So when, where, why and how does technology fit in? Many educators view technology as a great option for the end product, the culminating task that provides students with new and engaging media to create and showcase their learning. However, solely focusing on using technology for culminating tasks is a very narrow application of it and therefore technology is only used and viewed as another medium for assessment of student learning. Technology is bey0nd just a medium for culminating tasks. Technology is part of the conditions for learning in a classroom and a great option for developing 21st century learning skills. Educators need to start thinking about how technology can be effectively blended to the classroom to enhance the learning conditions for students in the following ways:

  • make thinking visible
  • increase reflection and metacognition
  • allow for synchronous and asynchronous participation anytime and anywhere
  • increase collaboration and co-learning
  • differentiate the communication of ideas
  • provide descriptive feedback
  • promote on-going learning

If technology is focused on developing 21st century learning skills and the process of learning then it becomes more than just another medium, it becomes an important part of the learning conditions needed for students in today’s classroom. The diagram below illustrates some key components that make up the learning conditions (blended learning, 21st century learning skills, and technology). However, there is often a disconnection between the instructional core/rich learning tasks and technology.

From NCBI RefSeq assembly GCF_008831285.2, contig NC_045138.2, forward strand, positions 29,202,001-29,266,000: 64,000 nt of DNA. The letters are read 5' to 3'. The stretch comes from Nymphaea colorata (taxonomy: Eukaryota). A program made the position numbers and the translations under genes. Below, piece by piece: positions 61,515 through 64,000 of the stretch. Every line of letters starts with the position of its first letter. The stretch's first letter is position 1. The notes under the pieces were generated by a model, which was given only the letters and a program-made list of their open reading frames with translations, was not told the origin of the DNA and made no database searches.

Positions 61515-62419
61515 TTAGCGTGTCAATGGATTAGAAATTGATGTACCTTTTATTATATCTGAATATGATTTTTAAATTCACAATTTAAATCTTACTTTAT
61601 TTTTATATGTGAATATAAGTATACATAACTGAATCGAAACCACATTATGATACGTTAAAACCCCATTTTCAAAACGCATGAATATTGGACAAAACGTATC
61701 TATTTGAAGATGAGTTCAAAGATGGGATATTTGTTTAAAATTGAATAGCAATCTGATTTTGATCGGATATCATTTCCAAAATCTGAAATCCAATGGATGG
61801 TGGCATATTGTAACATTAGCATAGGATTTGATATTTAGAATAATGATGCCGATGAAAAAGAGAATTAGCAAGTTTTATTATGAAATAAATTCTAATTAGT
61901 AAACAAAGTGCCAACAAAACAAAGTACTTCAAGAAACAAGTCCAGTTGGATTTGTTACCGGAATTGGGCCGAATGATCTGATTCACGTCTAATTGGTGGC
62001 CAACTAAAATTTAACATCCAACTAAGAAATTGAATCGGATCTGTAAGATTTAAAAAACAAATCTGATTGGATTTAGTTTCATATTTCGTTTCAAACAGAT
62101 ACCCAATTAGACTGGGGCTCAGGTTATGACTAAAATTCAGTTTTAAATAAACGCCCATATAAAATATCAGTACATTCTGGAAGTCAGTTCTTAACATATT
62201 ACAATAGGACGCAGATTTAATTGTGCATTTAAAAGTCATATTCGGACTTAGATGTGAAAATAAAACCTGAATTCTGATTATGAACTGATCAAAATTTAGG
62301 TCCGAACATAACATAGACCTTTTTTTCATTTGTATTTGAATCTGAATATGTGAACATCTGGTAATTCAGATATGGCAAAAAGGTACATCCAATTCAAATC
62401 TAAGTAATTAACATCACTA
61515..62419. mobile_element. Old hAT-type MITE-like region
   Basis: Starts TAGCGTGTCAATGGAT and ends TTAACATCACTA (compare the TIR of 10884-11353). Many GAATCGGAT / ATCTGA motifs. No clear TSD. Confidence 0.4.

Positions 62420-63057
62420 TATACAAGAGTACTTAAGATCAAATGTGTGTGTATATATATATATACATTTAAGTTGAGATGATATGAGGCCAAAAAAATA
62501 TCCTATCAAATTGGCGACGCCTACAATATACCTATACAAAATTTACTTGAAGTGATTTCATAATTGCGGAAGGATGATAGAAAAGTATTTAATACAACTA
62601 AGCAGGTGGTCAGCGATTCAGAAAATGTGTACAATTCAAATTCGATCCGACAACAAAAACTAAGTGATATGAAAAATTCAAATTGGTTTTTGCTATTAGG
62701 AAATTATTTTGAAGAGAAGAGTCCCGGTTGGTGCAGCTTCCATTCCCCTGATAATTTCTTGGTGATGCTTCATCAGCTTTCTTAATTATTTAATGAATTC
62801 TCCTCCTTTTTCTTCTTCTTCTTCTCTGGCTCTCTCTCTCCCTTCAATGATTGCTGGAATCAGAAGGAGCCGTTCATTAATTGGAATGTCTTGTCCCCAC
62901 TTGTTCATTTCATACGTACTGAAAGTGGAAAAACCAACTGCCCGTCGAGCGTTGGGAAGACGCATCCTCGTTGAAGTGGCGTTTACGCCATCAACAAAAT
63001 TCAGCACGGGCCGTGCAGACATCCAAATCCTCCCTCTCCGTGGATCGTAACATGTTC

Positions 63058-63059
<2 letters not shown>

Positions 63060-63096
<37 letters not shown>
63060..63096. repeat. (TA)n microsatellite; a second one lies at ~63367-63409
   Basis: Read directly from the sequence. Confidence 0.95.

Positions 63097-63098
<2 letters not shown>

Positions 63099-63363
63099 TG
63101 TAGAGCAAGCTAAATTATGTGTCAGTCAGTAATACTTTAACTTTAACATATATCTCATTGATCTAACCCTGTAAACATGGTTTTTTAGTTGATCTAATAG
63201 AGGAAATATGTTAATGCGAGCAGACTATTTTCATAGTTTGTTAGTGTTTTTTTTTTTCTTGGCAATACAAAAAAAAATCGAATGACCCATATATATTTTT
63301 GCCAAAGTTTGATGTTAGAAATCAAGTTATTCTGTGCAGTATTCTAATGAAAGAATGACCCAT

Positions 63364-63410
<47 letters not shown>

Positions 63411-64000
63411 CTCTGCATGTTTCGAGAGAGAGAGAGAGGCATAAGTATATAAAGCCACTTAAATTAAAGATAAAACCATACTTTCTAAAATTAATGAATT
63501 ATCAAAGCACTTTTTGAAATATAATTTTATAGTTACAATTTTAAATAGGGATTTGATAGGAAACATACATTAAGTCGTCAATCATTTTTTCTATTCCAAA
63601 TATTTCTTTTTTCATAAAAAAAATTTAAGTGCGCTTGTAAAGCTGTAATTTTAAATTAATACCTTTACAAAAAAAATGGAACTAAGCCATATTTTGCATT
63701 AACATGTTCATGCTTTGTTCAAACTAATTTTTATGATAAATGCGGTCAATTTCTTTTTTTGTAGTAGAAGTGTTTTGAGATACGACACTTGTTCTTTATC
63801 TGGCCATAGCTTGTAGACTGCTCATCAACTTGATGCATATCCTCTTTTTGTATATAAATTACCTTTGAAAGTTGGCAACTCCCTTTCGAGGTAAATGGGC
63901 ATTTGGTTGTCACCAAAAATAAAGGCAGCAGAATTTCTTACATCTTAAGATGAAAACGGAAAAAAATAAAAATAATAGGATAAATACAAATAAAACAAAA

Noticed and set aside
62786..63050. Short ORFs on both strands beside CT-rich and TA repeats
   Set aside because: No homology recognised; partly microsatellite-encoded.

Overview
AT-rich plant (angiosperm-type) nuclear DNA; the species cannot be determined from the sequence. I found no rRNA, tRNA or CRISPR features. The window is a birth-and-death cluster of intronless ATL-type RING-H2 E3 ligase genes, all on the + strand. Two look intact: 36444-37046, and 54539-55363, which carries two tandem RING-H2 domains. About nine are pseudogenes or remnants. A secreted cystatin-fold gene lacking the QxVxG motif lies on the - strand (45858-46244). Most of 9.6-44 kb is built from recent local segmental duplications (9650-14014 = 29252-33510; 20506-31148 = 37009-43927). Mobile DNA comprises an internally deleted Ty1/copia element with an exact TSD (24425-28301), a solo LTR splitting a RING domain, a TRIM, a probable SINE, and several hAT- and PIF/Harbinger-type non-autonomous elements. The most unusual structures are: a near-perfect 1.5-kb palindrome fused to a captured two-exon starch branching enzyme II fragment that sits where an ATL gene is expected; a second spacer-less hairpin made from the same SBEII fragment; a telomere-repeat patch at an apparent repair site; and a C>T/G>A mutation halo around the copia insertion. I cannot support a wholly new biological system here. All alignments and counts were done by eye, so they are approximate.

As I stated earlier, technology is often viewed as a distraction to schools focusing on the instructional core and that a rich learning task is engaging enough for students but in my opinion, technology as a learning condition cannot and should not be ignored. Michael Fullan best explains the relationship that should exist between technology and pedagogy, “The essential idea is to get the right learning embedded in the technology”. I made an addition to Elmore’s instructional core diagram below to illustrate that when you combine the learning conditions of technology, 21st century skills, and blended learning with the instructional core, you can increase, enhance, and bump UP any rich learning task.


City, E. A., Elmore, R. F., Fiarman, S. E., & Teitel, L. (2009). Instructional rounds in education: A network approach to       improving teaching and learning. Cambridge: Harvard Education Press.